CLAYTON “BUD” COLLYER
While it may seem out of place to include Bud Collyer (1908-1969) in a venue dedicated to comic creators, one cannot deny his immense contribution to the mythos of the world’s greatest Super Hero.
On February 12, 1940 The Adventures of Superman began thrilling children of all ages nationwide. Voiced by Collyer, already a veteran radio voice actor, the series became the most popular children’s program during the entirety of Radio’s Golden Age.
Superman made his debut just two years previously in Action Comics, which enjoyed a circulation of over half a million copies per month when the radio program first aired. The Superman title itself enjoyed a circulation of over a million copies a month. But it was Bud Collyer that truly brought Superman into the homes (and imaginations) of literally millions of Americans. The radio program also significantly contributed to the Superman mythos with the introduction of Jimmy Olsen, Kryptonite, and expressions that forever remain some of the most recognized pop culture catchphrases of all time- “Up, up, and away!” and “Faster than a speeding bullet, more powerful than a locomotive, able to leap tall buildings in a single bound- look, up in the sky – it’s a bird, it’s a plane, it’s Superman!” All of which went on to be incorporated into the comics themselves and the later television shows and feature films.
Collyer also voiced Superman/Clark Kent for the popular series of theatrical cartoons produced and directed by Max and Dave Fleischer and released by Paramount Pictures. Nominated for an Academy Award, these animated shorts achieved new heights of realistic animation and are still regarded as some of the finest the medium has ever produced. Collyer left the Superman radio program on June 5, 1950 and soon entered the new medium of Television. He became one of the most popular game show hosts of all time in such classics as To Tell The Truth and Beat the Clock.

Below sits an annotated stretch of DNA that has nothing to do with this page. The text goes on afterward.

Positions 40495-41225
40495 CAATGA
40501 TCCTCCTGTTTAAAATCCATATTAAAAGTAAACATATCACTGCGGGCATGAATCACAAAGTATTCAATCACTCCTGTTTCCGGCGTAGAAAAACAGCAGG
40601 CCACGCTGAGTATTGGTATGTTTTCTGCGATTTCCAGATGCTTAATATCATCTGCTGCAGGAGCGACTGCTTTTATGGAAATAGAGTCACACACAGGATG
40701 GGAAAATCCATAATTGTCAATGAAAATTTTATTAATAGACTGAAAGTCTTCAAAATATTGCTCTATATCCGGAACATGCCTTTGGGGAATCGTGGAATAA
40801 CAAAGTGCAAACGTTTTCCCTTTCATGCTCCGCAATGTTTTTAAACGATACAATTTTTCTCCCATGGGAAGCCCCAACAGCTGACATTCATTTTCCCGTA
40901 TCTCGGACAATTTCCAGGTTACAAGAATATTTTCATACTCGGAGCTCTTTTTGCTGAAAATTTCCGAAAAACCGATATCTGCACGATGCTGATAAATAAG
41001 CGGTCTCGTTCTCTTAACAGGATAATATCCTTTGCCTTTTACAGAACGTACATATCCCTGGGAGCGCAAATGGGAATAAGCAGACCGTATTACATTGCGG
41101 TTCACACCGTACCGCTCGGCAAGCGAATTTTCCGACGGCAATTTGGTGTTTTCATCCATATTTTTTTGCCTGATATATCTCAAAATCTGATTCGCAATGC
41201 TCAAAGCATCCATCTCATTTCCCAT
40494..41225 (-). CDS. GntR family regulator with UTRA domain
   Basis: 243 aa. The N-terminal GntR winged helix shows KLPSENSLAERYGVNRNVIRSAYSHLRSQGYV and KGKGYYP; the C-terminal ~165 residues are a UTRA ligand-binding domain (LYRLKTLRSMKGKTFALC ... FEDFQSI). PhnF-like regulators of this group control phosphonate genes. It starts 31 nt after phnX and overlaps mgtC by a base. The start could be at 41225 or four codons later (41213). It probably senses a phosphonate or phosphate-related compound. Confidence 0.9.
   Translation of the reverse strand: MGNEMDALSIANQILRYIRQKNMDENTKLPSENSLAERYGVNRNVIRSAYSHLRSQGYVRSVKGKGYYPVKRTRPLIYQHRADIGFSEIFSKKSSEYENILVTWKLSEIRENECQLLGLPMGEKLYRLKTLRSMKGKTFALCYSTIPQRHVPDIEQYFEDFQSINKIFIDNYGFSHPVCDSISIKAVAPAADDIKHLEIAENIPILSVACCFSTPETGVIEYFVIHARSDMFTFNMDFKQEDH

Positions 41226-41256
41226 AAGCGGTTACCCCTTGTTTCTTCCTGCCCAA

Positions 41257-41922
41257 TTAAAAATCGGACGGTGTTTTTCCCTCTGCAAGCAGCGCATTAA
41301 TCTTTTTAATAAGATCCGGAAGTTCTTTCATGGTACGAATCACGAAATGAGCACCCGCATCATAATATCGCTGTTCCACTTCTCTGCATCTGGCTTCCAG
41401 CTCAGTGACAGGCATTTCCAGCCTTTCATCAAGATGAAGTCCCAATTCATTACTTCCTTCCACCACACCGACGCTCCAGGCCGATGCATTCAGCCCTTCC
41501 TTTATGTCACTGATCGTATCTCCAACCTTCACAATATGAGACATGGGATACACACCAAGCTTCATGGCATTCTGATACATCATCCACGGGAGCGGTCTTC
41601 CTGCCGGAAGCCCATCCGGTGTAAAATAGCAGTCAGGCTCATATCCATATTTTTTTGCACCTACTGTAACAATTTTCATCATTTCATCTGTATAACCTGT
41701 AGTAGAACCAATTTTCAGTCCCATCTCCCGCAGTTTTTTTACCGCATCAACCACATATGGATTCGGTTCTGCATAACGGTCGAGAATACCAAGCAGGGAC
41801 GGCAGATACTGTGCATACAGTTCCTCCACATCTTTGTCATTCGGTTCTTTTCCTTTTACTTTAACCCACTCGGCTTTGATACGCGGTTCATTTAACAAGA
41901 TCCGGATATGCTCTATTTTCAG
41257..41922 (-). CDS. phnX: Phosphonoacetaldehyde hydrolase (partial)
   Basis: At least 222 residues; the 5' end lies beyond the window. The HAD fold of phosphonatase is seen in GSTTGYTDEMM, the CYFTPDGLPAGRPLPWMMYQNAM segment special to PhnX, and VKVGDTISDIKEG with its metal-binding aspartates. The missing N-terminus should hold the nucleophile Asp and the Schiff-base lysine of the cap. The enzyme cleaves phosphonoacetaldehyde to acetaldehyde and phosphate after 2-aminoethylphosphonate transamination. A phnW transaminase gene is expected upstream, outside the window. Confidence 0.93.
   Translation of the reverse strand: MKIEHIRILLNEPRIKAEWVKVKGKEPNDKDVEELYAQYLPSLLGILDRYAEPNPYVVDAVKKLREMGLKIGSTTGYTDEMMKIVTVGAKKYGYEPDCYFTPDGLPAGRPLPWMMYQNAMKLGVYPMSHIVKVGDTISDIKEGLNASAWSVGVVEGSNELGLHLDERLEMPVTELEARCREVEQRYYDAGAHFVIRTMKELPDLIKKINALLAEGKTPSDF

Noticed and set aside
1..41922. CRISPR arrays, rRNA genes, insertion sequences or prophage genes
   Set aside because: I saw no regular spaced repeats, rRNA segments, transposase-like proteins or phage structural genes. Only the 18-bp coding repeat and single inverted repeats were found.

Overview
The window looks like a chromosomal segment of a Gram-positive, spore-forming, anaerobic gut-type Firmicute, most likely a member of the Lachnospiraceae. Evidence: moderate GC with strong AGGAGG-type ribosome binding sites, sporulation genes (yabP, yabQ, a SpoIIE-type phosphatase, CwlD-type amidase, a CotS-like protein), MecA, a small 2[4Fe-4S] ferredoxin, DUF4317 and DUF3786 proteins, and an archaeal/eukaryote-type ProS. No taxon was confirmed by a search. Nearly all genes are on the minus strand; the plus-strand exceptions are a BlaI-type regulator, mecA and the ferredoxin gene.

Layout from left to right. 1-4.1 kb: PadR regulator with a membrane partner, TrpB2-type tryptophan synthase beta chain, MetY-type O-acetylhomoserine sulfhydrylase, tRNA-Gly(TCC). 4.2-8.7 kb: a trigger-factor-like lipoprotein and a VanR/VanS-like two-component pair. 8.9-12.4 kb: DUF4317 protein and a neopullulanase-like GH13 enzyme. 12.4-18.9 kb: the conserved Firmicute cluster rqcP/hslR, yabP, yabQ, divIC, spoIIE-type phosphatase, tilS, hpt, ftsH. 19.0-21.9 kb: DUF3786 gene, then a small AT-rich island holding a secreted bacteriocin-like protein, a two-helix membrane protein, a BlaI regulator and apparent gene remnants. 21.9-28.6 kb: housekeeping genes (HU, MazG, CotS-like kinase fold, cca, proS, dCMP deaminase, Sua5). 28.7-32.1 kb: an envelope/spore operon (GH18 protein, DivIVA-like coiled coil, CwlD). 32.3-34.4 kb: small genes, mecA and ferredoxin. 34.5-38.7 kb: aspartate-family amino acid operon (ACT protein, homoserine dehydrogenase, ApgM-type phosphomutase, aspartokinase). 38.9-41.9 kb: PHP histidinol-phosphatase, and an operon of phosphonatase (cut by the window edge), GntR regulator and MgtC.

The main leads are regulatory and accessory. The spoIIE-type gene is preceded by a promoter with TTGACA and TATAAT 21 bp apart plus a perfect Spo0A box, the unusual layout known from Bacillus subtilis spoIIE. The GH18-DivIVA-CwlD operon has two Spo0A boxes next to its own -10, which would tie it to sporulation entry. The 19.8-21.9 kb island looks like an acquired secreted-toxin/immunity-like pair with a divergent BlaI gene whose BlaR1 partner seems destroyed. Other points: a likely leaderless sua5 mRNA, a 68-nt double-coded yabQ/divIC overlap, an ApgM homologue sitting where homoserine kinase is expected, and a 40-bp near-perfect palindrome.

But Collyer would return to voice the Man of Steel during the 1960’s on record albums and Filmation’s animated The New Adventures of Superman (1966-1967), Superman-Aquaman Hour of Adventure (1967-1968), and Batman-Superman Hour of Adventure (1968-1969). Just before Collyer was to return to work for season two of the Batman-Superman Hour of Adventure, he suffered a severe heart attack from an ongoing circulatory ailment. He passed away two days later on September 8th, 1969 in Greenwich, Connecticut. He was laid to rest shortly thereafter in his hometown of Manhattan. He was 61 years old.
It is easy to think of Christopher Reeve as the current generations Superman, or of George Reeves as the prior generations, or even to fondly remember the Kirk Alyn’s Saturday serials. Fans have their own preferences, obviously, but it is nevertheless unquestionably true that Bud Collyer helped lay the foundation for Superman’s first major interpretation outside the Man of Steel’s original source material of comics. Having voiced the character and his mild alter-ego for an entire decade (for at least three but usually five episodes nearly every week for that entire period) Collyer portrayed the Last Son of Krypton more than any other actor with well over 1,500 performances in all.
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